Law Enforcement Personnel
Albertans are served by many types of law enforcement personnel, each with identified roles and responsibilities. Learn more about the different types of law enforcement personnel below.
Police officers are appointed according to the Police Act, or are members of the RCMP. They are responsible for enforcing federal, provincial, and municipal laws; protecting life and property; preventing crime; and keeping the peace. They have a broad range of duties and roles, of which law enforcement is the major role. Police officers investigate occurrences, arrest offenders, and bring them before the criminal justice system. They also provide a variety of community services including: crime prevention, educational programs, assisting in locating missing persons, dealing with lost property, traffic control, victim assistance, and collision investigation.
Sheriffs are sworn peace officers under the Alberta Peace Officer Act, and they perform a wide range of activities in concert with other law enforcement and policing partners in Alberta. The Alberta Sheriff Highway Patrol has specific responsibility for traffic enforcement and Sheriffs have authority to enforce traffic-related provincial laws, as well as Liquor and Gaming Regulations. Certain Sheriffs are armed and can apprehend individuals who are wanted on outstanding warrants.
Peace officers enhance the work of police officers, performing varied roles that assist in maintaining the peace. Peace officers are authorized under the Peace Officer Act, which enables the Alberta government to designate agencies and individuals with peace officer status for specific job functions.
There are two levels of Peace Officers in Alberta: Alberta Peace Officers and Community Peace Officers. Alberta Peace Officers perform a range of duties on behalf of the province. These can include fraud investigations; fish and wildlife enforcement; parks enforcement; traffic enforcement on Alberta highways; commercial vehicle enforcement; prisoner transport and court security; protection services for the Premier, Lieutenant Governor, VIPs and other individuals; and varied inspector and compliance officers conducting enforcement under provincial statutes.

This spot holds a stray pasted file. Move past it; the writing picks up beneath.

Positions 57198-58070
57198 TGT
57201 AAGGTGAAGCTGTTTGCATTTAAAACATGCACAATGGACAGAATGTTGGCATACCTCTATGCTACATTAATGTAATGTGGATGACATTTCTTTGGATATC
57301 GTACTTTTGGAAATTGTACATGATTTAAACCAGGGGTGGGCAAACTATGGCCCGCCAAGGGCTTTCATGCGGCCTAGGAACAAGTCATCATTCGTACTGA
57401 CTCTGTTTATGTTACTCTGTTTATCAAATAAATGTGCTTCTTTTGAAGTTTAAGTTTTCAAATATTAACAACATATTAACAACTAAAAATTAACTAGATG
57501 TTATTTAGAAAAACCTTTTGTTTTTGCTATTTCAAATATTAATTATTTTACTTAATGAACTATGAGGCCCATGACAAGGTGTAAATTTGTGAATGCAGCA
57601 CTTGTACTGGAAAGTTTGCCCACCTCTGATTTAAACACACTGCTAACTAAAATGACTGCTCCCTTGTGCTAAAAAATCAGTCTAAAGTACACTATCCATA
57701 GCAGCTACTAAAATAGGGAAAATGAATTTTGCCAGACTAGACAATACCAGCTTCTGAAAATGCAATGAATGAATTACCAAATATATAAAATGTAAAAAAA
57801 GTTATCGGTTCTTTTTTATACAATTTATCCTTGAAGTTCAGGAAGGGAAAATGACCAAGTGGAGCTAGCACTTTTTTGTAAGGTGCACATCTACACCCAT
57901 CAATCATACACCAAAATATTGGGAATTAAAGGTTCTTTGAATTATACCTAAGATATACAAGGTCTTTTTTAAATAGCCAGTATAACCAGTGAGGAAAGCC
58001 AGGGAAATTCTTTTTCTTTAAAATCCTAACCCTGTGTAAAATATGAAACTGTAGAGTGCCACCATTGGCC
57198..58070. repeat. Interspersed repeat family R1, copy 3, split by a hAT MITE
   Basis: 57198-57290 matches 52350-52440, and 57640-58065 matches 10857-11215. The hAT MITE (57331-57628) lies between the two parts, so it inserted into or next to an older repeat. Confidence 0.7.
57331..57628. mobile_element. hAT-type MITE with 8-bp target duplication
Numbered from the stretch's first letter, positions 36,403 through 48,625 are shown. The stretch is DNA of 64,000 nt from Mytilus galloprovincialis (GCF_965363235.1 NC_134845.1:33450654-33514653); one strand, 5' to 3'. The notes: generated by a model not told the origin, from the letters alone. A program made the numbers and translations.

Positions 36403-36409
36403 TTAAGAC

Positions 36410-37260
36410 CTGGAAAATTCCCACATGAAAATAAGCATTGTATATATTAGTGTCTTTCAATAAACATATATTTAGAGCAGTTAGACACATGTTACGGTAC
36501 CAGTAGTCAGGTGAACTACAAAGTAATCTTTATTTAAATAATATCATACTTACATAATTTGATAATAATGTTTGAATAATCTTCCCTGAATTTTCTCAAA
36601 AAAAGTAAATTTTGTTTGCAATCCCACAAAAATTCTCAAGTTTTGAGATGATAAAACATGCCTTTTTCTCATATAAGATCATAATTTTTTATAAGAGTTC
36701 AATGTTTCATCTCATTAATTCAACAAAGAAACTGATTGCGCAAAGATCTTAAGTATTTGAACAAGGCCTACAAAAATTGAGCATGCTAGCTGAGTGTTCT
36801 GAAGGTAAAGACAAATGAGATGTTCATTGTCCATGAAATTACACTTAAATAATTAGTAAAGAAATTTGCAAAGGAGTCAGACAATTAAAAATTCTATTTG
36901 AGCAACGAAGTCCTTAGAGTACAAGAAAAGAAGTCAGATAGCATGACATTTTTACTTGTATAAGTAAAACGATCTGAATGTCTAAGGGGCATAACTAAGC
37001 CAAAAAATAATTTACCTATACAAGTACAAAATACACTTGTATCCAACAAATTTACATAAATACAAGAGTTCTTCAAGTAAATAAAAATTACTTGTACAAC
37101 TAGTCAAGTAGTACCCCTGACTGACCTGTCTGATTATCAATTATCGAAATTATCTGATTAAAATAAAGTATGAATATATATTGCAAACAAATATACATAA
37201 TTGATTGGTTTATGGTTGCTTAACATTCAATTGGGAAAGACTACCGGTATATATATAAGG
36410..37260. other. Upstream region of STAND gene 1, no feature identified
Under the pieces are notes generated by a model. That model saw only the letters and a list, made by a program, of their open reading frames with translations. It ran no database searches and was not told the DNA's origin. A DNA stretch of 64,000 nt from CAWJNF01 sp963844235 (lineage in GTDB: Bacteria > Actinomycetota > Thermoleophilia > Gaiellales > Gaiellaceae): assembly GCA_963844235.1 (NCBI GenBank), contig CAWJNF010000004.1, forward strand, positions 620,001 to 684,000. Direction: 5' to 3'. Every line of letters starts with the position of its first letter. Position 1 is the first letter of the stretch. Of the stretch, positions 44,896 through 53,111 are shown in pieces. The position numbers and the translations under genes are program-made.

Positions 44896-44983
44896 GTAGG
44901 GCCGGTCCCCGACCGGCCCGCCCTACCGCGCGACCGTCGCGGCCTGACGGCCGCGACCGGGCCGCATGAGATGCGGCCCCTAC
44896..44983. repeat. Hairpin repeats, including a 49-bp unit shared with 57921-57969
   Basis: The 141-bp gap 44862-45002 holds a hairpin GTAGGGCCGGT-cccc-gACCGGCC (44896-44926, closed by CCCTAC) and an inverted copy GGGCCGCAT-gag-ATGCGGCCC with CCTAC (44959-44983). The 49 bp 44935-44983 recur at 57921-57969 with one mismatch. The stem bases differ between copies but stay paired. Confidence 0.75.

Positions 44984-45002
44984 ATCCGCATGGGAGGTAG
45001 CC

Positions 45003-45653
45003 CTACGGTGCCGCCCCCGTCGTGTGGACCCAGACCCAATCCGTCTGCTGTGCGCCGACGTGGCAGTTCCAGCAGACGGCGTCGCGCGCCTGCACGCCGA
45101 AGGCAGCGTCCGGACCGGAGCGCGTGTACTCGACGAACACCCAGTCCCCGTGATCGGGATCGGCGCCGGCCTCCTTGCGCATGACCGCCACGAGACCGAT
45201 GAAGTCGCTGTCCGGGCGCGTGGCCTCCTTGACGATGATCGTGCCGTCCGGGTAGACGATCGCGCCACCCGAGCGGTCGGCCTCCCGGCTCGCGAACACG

Community Peace Officers perform a range of duties at the community level. Their duties vary in nature and scope depending on the unique needs and priorities of the communities they serve. These can include working at postsecondary institutions to provide a safe and secure environment for staff and students; traffic enforcement in municipalities; enforcement of other provincial statutes; or other roles that are administrative in nature.
Peace officers add flexibility to law enforcement in Alberta by providing a continuum of personnel with varied levels of training and authority. This approach recognizes that many enforcement roles, such as regulatory compliance, do not require highly trained police officers. The use of peace officers for these roles enables police officers to remain focused on more complex and more serious criminal enforcement activities. A policy manual is available from Justice and Solicitor General to help employers better understand their roles and responsibilities when applying for authorization and hiring these peace officers.
In Alberta, municipalities can appoint bylaw enforcement officers under the authority of section 555 and 556 of the Municipal Government Act. There is a common misconception that all bylaw officers are community peace officers; however, a person appointed as a community peace officer can only enforce provincial acts and regulations. A community peace officer is not authorized to enforce municipal bylaws unless they are also appointed under the authority of the Municipal Government Act, or if the specific bylaw states it can be enforced by a community peace officer working for that municipality. There are some municipalities in Alberta whose officers enforce only municipal bylaws as bylaw officers, others that only enforce provincial acts as community peace officers, and still others that hold dual municipal and provincial appointments.
The Alberta Law Enforcement Response Team (ALERT) was established by the Alberta Government in 2006 to combat organized and serious crime. Over 300 municipal police and RCMP work together in teams to investigate everything from drug trafficking to child exploitation to gang violence.
Funding for ALERT, including the cost of policing resources, is provided primarily by the Government of Alberta, with a significant contribution from the Government of Canada. Partner police agencies contribute a number of positions to ALERT through seconded resources. The Alberta Government pays these police services for their seconded resources to enable them to backfill their police positions.